Start by clicking Add Missing Required Properties, this will automatically add those target properties which the connector definition or managed object specify must be populated. Make sure you press Save Properties after doing this.
You should see the required attributes for the managed user schema:
Now we need to configure the source attributes for each of the following target attributes.
Select the userName row:
You should see the following popup:
There are a few tabs here worth spending a moment on:
  • Property List: The source property to map from.
  • Transformation Script:  In line or file based scripts to transform attributes, a common use of this is to generate LDAP distinguished names.
  • Conditional Updates: Advanced logic that allows you to define rules for the conditional update of certain properties on sync. Useful if you want to ensure that a particular property is never over wrote.
  • Default Values: Simply set a fixed default value for the target, e.g. “true”, “active”, whatever.
Navigate to the Property List tab and select __NAME__. If you recall this corresponds to the connector we defined in the last blog. Now press Update.
Do the same with the rest of the mappings as below, then press Save Properties. You should end up with something like the below.
We can quickly check if this makes sense before we synchronize, look at Sample source, set the Link Qualifier to default and try entering one of the user ID’s in the CSV:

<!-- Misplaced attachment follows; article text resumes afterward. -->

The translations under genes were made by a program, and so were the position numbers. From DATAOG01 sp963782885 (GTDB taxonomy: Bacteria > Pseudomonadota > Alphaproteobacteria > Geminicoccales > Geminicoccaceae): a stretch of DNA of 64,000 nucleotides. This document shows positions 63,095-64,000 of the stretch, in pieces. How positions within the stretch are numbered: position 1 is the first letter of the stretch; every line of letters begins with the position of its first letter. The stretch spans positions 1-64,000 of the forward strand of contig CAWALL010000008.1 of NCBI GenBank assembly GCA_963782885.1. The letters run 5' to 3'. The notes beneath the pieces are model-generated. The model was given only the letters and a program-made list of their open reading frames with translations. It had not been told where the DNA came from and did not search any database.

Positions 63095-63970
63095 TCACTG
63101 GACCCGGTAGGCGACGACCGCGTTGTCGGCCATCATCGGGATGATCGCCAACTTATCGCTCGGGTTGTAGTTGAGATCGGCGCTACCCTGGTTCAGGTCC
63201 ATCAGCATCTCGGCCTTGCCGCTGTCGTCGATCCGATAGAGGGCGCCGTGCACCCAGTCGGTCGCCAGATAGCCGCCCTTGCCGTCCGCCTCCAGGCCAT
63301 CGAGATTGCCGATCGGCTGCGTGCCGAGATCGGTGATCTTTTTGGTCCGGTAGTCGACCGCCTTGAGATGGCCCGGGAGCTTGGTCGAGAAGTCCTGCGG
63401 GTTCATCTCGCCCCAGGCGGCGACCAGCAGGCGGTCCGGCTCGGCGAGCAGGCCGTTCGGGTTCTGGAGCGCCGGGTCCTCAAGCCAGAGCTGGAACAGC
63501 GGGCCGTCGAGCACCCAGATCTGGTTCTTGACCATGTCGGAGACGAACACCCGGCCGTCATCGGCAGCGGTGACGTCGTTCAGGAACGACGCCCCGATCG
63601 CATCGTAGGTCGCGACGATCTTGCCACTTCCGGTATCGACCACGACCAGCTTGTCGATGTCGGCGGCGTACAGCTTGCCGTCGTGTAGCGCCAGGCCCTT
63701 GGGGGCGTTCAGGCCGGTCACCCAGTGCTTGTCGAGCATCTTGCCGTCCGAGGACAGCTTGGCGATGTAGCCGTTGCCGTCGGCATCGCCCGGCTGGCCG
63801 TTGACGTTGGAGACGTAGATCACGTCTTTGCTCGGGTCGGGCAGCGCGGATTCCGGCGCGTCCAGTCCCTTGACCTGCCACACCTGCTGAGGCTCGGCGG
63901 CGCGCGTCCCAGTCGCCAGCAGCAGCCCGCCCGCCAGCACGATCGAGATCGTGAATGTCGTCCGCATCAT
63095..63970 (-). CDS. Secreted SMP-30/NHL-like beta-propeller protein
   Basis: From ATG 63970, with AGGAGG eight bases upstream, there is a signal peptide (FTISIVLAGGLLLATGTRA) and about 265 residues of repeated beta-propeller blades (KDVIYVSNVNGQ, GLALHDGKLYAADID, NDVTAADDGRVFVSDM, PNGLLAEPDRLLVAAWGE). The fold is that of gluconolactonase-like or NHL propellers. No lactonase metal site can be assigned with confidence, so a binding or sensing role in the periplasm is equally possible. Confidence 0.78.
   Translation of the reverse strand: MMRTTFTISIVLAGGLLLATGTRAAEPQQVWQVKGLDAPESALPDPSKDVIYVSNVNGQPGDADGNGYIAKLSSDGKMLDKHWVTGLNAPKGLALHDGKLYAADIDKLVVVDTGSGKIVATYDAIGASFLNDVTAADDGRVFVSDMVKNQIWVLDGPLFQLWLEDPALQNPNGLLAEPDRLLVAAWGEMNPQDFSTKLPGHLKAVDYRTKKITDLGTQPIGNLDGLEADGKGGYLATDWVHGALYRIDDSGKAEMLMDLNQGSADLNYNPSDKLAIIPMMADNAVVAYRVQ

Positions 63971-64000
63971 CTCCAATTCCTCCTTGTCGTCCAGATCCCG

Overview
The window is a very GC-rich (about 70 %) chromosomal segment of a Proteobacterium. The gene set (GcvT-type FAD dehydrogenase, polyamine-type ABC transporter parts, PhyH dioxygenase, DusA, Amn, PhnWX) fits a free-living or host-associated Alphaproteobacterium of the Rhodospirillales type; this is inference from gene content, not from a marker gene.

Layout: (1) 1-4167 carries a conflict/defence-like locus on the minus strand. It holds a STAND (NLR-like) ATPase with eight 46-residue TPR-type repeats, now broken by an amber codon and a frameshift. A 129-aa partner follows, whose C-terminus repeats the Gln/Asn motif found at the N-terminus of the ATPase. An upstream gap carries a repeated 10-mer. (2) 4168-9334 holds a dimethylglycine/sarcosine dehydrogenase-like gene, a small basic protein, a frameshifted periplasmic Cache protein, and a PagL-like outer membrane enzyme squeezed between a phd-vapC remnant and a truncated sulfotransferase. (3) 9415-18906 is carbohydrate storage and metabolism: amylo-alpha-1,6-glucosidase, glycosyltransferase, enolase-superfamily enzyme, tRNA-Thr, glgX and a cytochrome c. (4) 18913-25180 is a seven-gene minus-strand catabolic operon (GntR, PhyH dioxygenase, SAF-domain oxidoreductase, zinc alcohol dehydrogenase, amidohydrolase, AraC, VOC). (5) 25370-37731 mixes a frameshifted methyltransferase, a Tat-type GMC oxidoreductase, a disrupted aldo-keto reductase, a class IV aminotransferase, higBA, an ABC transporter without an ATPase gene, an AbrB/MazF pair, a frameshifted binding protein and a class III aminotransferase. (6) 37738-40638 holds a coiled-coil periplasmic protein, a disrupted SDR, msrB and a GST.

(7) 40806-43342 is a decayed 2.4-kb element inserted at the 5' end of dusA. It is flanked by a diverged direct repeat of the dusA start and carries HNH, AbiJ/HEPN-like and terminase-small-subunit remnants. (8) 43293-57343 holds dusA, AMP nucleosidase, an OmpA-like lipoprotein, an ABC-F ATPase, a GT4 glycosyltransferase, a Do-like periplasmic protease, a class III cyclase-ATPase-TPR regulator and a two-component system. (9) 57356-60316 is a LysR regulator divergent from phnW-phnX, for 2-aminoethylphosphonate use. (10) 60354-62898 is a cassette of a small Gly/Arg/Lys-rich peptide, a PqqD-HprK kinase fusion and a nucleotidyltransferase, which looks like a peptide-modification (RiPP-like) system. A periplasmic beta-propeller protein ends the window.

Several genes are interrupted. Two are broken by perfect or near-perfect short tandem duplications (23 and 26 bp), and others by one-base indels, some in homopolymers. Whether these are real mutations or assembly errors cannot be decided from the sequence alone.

You should see a preview of the mapping result for whichever user you entered.
Next, we need to configure an Association Rule. Navigate to Association then look at Association Rules. Select Correlation Queries
Then Add Correlation Query:
Set the Link Qualifier to default, and look at Expression Builder.
 
 
Press + and select userName:
 
 
Then press Submit, and Save.
Select Save and Reconcile.
You should see the following:
Expand out In Progress, to see the results of reconciliation:
You can see there were 100 Absent results, you can examine the tooltip to see what this means but briefly it means that the source object has no matching target, i.e. there is no managed user record for all 100s lines in the CSV file. Which makes sense, as this is the first time we have run the reconciliation.
You might have expected that those managed users will now have been created, navigate to Manage, then User:
You should see No Data:
Which might not be what we expected, however lets navigate back to Configure, Mappings and look at the Behaviors tab of our mapping again. Look at Current Policy.
By default, new mapping are set up only to read data and not actually perform any operations, such as user creates.
Look at the policy table:
Now change the Current Policy to Default Actions, and note how the table changes:
Note that the actions have all changed, examine the tooltips to understand what is going on here. I plan to revisit Policies in a later blog because they are incredibly powerful.
For now note that Absent has now changed to Create. So for our situation earlier, we would now expect those 100 Absent users to result in Create operations.
Make sure you press Save before moving on.
Finally, press Reconcile Now to run another reconciliation:
You should see the same results as before, but lets check out our Users again under Manage, User.
 
If we have done everything correctly, you should now see all of the users from the CSV file created as OpenIDM managed users.
That’s all for this blog. Thanks.
 

This blog post was first published @ http://identity-implementation.blogspot.no/, included here with permission from the author.